CDC Finds Vaccines Offer More Protection Than Natural Immunity

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Over the past 20 months, hundreds of thousands have been infected with the coronavirus, many of whom have wondered the same thing;

“The most common question I get from people who've had the virus and they're thinking about getting the vaccine is, 'Do I need to get it?” said Davey Smith, MD, translational research virologist at UCSD.

According to a recent study by the CDC, previous infection of the virus provides some degree of immunity and protection against getting COVID-19 again.

"The data from the CDC and others shows that there's really good protection after somebody has sars COVID for about six months, at least," said Smith.

But according to that same study, protection from the vaccine is much stronger.

The study looked at more than 7,000 people hospitalized with COVID-like illnesses and found that those who were unvaccinated but had been infected with COVID months earlier were five times more likely to be reinfected with the virus compared to those who were fully vaccinated and not had COVID before.

A new CDC study found that vaccines offer more protection from COVID-19 than antibodies from a previous infection. Researchers found that adults who had recently recovered from COVID-19 but remained unvaccinated were more than 5 times more likely to catch the coronavirus than adults who were vaccinated and had never had COVID-19.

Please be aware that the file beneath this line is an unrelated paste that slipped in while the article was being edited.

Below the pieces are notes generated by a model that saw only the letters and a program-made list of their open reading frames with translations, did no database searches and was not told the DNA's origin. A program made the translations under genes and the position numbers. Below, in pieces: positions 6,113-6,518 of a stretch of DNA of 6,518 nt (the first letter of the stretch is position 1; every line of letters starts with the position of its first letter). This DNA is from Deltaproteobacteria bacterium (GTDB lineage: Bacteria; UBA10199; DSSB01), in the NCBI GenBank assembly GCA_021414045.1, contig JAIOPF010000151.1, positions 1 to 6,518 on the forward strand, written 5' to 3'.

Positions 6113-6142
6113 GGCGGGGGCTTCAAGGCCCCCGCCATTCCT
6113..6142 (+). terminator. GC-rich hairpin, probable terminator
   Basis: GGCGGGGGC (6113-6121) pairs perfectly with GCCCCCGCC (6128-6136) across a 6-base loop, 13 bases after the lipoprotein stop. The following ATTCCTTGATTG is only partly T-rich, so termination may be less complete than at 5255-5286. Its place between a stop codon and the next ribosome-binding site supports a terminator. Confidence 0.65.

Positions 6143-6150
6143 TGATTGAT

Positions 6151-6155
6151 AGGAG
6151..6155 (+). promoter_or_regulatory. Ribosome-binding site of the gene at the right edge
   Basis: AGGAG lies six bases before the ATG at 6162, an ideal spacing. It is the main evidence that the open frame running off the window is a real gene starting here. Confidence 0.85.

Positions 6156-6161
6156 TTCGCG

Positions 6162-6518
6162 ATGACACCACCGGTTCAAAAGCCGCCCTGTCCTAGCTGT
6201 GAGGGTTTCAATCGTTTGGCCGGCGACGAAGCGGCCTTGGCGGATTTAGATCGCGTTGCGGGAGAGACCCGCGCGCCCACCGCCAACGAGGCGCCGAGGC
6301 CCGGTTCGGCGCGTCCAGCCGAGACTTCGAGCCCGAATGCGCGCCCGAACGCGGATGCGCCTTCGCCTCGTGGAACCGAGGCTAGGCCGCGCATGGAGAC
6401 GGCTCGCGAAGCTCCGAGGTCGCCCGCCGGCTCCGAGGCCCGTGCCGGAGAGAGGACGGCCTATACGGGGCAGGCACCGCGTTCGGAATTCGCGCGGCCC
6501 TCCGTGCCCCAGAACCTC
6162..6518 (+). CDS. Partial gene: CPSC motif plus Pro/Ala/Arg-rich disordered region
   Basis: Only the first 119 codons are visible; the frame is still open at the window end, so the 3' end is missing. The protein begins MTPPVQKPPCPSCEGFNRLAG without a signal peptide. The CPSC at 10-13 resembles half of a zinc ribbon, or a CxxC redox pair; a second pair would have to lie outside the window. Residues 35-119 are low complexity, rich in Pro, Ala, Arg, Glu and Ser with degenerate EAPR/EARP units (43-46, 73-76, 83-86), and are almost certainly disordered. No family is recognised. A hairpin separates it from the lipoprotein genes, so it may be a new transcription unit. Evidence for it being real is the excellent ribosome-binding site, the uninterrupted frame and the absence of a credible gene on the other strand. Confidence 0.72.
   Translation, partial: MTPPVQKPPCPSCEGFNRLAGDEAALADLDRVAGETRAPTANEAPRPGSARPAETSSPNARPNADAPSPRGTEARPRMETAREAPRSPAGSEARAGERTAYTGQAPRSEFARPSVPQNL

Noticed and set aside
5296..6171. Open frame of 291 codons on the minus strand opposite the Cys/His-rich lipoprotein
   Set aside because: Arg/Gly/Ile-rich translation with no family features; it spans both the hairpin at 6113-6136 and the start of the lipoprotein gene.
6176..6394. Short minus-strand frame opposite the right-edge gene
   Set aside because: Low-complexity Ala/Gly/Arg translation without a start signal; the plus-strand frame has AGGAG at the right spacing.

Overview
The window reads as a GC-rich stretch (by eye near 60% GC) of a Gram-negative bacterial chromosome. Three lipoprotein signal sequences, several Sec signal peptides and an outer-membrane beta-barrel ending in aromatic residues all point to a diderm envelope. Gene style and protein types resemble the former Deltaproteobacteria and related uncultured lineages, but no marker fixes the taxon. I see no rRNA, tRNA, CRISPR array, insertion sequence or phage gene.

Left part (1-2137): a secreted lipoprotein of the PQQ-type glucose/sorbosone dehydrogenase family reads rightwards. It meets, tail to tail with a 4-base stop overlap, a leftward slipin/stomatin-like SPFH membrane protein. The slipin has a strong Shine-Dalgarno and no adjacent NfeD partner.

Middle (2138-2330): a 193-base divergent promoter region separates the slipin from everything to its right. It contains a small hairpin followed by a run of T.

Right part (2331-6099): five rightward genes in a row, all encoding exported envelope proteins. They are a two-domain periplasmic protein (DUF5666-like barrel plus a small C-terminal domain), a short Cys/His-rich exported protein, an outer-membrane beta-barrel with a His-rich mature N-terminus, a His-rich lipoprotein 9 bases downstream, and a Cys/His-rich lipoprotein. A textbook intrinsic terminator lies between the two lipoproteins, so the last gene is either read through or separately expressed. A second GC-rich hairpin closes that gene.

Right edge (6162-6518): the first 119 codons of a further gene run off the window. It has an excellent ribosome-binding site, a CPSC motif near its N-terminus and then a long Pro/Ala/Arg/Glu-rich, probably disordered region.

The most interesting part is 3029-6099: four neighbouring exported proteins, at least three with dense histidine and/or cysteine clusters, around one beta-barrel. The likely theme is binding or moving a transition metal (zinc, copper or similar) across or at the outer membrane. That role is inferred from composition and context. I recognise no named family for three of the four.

"The caveat to that is that everybody is different," said Smith. "Some people have really good immunity for a long time and some people don't have very good immunity."

Smith says the heart of the problem remains in the inability to know just how long someone's immunity from the virus will last after being infected.

"Everybody just needs to get vaccinated because we don't know what the variability is from person to person," said Smith.

Smith adds that the most robust immunity responses he's seen are in people who have been infected before who then go get vaccinated.

"These vaccines work really well at stimulating an immune response that is protective against serious COVID-19," said Smith.

A push for those who remain without the vaccine, to roll up their sleeves.

It's important to note that this study only included adults fully vaccinated with Moderna or the Pfizer vaccine.

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